March 5, 2010
How a City Government Can Be Rearranged
In Grants Pass, Oregon we are nearing our specially arranged emergency election of five city councilors. As spelled out in my recent article, we are having this election as a result of the wholesale recall of five councilors that took place last fall. It was an ugly event in which the recall was very clearly and obviously engineered by entrenched city officials and power. It tragically took out five elected councilors bent on much needed reformation, whose primary sin was failing to play along with the established way of doing things. Unfortunately voter apathy played a major role in the loss of these five.
Following the recall Mayor Murphy, a dedicated insider, ignoring any kind of protocol, law, charter, ethic, or what have you, just made five phone calls and formed himself an instant quorum. (In our town there are eight councilors—it takes five to make things happen.) Voila! Five phone calls - a quorum!
A legal challenge was mounted against the mayor's action but ran headlong into an insider judge who ruled that expedience dictated leaping over protocol. Gavel comes down in favor of Mayor Murphy's five. In the judge's opinion, the city had been derailed by the unfortunate recall and seriously needed to get back to work. This is business as usual in Grants Pass.
The mayor then made a promise framed by a salesman's grin, that his temporary council would do nothing important, decisive or impacting while they were in office.
My purpose in writing here is to update the reader on what has happened since the appointment of the Murphy five, but before I do, let's take a minute to observe how the city government is structured:
The elected council of eight, it is clearly stated in the city charter, is the brain, the artist and the boss of the city. They decide what should be done, how money should be spent, who gets hired and fired, how growth should be planned, where roads should go, salaries, etc.
Now, since the councilors are ordinary elected volunteers from the community, they will need advice and implementation from hired professionals who have established proficiency in their areas. These people are referred to as staff. City manager, assistant city manager, city lawyer, planning and development, etc. Even though these staffers have certified proficiency in their fields and command high salaries, the charter plainly states that they are there to do the bidding of the council.
Things can go bad, though, in a free society—things that are difficult to foresee. What has gone wrong in Grants Pass, is that very slowly the boss has become the servant and the servant has become the boss. The people in the staffers positions are paid big money and benefits. They punch the clock at city hall every day. On the other hand, the councilors are volunteers. They are working people whose love for community and guts to get elected brings them to public service. . Their term of election is four years. So after four years they are gone and replaced by someone new. The staffers are hardwired bureaucrats. They stay and stay and stay.
Well any social scientist can see what is going to happen there. The staffers are actually more rock-solid, more connected than their boss, the neophyte, inexperienced, short termed city council. In a model such as this, the city starts belonging to the hired - they have their hands on it far more than anyone else. They develop wants and needs for the city. They have no public constituency – nobody voted for them. The staffers develop camaraderie in the hallway and at lunches. They come to enjoy the power, privilege, salary and longevity that their staff status brings them. Before long it becomes perfectly clear that all that stands in the way of their having a nearly dictatorial rule on the city—is the city council. So if elections can be controlled, if the council can be arranged to be a "yes" panel, then Grants Pass at that point is run by the city manager and his/her staff. This is greatly facilitated by the slanted reporting and opinions of the town's only newspaper the Daily Courier. The hired people are now in control - not the elected council. On a ship, this is called mutiny.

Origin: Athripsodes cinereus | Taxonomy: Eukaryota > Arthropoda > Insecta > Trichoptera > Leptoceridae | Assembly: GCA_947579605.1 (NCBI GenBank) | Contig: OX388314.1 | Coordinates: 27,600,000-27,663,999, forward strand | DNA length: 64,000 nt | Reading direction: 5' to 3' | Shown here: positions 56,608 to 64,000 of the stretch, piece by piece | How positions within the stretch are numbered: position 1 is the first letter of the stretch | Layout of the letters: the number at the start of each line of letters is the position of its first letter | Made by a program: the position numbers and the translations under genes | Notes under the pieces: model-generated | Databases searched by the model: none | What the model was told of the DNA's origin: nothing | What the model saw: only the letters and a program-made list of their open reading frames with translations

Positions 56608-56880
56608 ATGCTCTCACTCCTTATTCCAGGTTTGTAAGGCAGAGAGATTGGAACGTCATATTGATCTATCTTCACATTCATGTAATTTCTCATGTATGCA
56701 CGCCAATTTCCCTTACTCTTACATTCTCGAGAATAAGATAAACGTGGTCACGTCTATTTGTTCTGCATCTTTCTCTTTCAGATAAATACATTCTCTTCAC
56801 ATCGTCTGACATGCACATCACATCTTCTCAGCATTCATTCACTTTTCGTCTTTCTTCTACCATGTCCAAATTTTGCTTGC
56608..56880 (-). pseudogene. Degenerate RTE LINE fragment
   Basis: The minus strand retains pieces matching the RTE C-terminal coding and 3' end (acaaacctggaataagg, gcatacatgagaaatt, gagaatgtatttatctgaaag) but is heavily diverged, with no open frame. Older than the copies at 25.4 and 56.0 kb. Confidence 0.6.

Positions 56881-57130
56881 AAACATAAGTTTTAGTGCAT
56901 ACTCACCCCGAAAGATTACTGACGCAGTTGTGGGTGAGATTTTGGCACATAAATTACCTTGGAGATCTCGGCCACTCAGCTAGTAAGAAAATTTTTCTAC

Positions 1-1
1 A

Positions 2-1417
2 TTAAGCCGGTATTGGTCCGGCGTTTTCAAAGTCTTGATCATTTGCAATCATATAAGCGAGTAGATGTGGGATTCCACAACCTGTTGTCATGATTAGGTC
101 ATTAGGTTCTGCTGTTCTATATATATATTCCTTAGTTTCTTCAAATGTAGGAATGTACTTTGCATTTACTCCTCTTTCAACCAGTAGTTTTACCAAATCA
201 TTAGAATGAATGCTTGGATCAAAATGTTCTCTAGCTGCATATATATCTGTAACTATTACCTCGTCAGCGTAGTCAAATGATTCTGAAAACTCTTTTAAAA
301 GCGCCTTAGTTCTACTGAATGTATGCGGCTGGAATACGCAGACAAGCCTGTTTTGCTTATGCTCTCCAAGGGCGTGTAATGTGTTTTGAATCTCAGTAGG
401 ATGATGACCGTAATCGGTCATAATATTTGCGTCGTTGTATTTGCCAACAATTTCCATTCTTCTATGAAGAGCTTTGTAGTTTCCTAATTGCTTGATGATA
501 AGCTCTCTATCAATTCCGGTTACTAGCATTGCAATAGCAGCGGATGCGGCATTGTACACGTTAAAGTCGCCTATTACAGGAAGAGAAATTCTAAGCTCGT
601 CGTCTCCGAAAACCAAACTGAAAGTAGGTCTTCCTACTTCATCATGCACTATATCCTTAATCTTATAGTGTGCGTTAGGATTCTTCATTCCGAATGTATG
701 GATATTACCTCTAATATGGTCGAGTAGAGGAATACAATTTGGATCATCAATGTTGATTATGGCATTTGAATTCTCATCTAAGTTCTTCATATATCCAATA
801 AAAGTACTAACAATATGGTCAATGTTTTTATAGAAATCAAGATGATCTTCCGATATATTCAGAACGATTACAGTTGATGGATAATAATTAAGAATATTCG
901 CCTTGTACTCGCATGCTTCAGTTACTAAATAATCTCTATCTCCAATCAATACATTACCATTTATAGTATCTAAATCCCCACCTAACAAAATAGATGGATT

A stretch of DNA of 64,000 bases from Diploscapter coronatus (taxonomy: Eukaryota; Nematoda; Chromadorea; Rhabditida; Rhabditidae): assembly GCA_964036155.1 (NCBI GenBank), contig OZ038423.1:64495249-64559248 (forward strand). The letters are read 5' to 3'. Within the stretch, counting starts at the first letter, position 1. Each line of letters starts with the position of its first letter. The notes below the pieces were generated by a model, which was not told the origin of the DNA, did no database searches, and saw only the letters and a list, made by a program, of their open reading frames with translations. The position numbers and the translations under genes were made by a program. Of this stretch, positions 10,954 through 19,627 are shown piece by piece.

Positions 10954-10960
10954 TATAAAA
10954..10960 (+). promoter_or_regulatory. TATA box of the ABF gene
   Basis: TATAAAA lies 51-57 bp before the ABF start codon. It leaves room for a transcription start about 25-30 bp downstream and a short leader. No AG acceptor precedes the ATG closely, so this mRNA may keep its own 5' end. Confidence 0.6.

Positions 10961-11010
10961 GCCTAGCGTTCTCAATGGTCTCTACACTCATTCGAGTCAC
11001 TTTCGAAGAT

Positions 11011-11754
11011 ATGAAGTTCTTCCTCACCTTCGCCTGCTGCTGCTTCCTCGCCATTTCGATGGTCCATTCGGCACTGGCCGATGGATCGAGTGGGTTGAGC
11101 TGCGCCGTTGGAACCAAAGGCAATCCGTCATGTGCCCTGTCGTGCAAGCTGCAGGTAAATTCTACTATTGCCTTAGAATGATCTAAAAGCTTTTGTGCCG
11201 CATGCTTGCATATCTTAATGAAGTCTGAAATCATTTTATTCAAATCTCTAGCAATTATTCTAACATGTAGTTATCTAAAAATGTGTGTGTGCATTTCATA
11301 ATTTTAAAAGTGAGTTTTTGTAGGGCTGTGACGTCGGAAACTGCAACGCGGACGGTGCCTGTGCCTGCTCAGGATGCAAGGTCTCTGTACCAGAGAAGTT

So let's take a look at what Mayor Murphy and his pirates have accomplished in just four short months.
1) A special election was scheduled for about five months in the future to elect five new councilors, but the voters were soon to find out that the customary official voter's pamphlet would not be in the mail this year. It had been cancelled by the city in order to save money.
We did the math. What they were saving by not publishing the $5,000 voter's pamphlet was one ten-thousandth of the city budget. Quite a savings, eh?
I find this incredulous. In our town of 30,000 that has been devastated, damaged and divided by this insidious recall - with trust in government at an all time low - the councilors and staff are so blindly arrogant as to go one step further in angering the populace – they remove the voter's pamphlet. Can this be America?
2) A $94 million dollar park plan was passed into existence by the temporary city council. The five councilors (quorum) who voted the park into existence were the appointed Murphy five. Even the senior councilors - the ones who survived the recall because they were insiders – voted against it.